a web page by Don Roberson
  • 2 species in tropical Asia
  • DR personal total: 2 species (100%), 2 photo'd

The Fairy-bluebirds are a small family of just two species of arboreal passerines found throughout tropical Asia. Both species are chunky, moderately large, heavy-billed birds with bright-red eyes in the genus Irena. Despite having bright blue-and-black coloration, fairy-bluebirds can be difficult to see in the canopy, where they often sit quietly and can "disappear" in the shadows.

The widespread bird ranging from eastern India through southeast Asia to Java and Palawan in the Philippines is Asian Fairy-Bluebird (male left in a nice shot from the Andaman Islands by Ron Saldino). The species is sexually dimorphic with males having a brilliant blue crown, mantle, rump, and tail that contrasts with a jet-black head, breast, and wings. Females are duller and more greenish-blue (photo below from Assam, India). The feathers are loosely attached (a trait shared with smaller leafbirds in the canopy of lowlands rainforests.

Fairy-bluebirds eat mostly fruit, especially figs, and all the photos on this page are of birds in fruiting trees. A technical description notes they have strong and slightly decurved beak and the maxillary tomium has a subterminal notch, they have operculate nostrils, and possess short thick tarsi and short toes (Wells 2005).

The only other member of the family is Philippine Fairy-Bluebird (male right). Philippine Fairy-bluebird is endemic to the major Philippine islands —except Palawan, where race tweeddalei of Asian Fairy-bluebird occurs, replacing the Philippine endemic. It is also sexually dimorphic, with females somewhat duller than males. There are four subspecies, on which is ellae of Samar, Leyte, and Bohol (the male at right was on Bohol). It is similar to male Asian Fairy-bluebird in having having black underparts and black, contrasting with dark royal blue scapulars and rump. The other Philippine races have black face and throat, but then the black underparts and mantle are replaced with deep indigo-blue.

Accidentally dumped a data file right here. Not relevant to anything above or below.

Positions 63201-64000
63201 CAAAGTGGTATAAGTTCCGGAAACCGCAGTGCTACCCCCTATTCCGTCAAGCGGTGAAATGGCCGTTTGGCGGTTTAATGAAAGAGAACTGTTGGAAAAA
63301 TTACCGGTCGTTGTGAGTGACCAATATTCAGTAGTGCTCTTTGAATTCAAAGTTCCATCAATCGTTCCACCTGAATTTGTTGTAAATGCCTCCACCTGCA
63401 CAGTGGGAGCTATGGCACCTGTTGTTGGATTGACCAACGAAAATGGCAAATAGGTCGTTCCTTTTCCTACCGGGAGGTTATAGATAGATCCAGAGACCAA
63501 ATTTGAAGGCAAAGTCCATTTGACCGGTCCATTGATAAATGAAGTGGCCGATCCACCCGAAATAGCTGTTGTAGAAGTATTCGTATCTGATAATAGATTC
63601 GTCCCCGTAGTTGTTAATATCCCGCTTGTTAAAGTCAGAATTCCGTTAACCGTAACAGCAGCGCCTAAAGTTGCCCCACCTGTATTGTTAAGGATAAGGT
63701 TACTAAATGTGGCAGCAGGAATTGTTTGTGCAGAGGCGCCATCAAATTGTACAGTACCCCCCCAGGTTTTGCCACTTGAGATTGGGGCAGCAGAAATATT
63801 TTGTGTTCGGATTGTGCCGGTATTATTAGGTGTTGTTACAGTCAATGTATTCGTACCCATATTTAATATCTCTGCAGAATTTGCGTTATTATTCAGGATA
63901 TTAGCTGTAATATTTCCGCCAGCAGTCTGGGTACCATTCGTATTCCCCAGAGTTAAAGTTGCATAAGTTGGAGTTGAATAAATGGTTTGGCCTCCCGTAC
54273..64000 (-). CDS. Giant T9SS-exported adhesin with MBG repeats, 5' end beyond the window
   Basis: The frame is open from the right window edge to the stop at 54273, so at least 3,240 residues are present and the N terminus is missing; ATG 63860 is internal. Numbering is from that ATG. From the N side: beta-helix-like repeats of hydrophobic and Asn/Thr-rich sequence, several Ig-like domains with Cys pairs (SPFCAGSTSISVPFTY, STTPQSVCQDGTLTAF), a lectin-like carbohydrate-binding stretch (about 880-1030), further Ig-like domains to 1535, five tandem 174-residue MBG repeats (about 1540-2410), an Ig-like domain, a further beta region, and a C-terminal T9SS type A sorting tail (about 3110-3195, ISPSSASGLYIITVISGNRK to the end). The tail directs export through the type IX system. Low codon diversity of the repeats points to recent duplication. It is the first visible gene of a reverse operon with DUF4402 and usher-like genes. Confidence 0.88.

This male is sitting in the shadows quietly, and could be easily overlooked. The same bird in present (below) — but in a view that shows more of the tree — and is most noted because my flash lit up the eye.

Fairy-bluebirds are essentially resident in the lowland rainforest but in some areas are subject to seasonal movements as might be expected from a fig-eating specialist; they will glean insects from time to time. The usually occur in pairs or small flocks.

The breeding biology of the Philippine species is not well known, but Asian Fairy-bluebirds have rough platform nests of long twigs topped by a layer of green moss and lining of rootlets placed in the fork of a dense tree. Only the female builds the nest but both sexes feed the young (Wells 2005). My experiences are not extensive. In the Panbari Forest near Kaziranga NP, Assam, India, they sat high in the canopy of fruiting trees giving mellow liquid notes but never stayed in any spot for very long. Most of my efforts at photography yielded only a silhouette of a chunky short-tailed individual up in that canopy. Despite this lack of experience I do see similarities in their shape, size, diet and behaviors with the pihas and fruiteaters in the Cotinga family of South American tropics.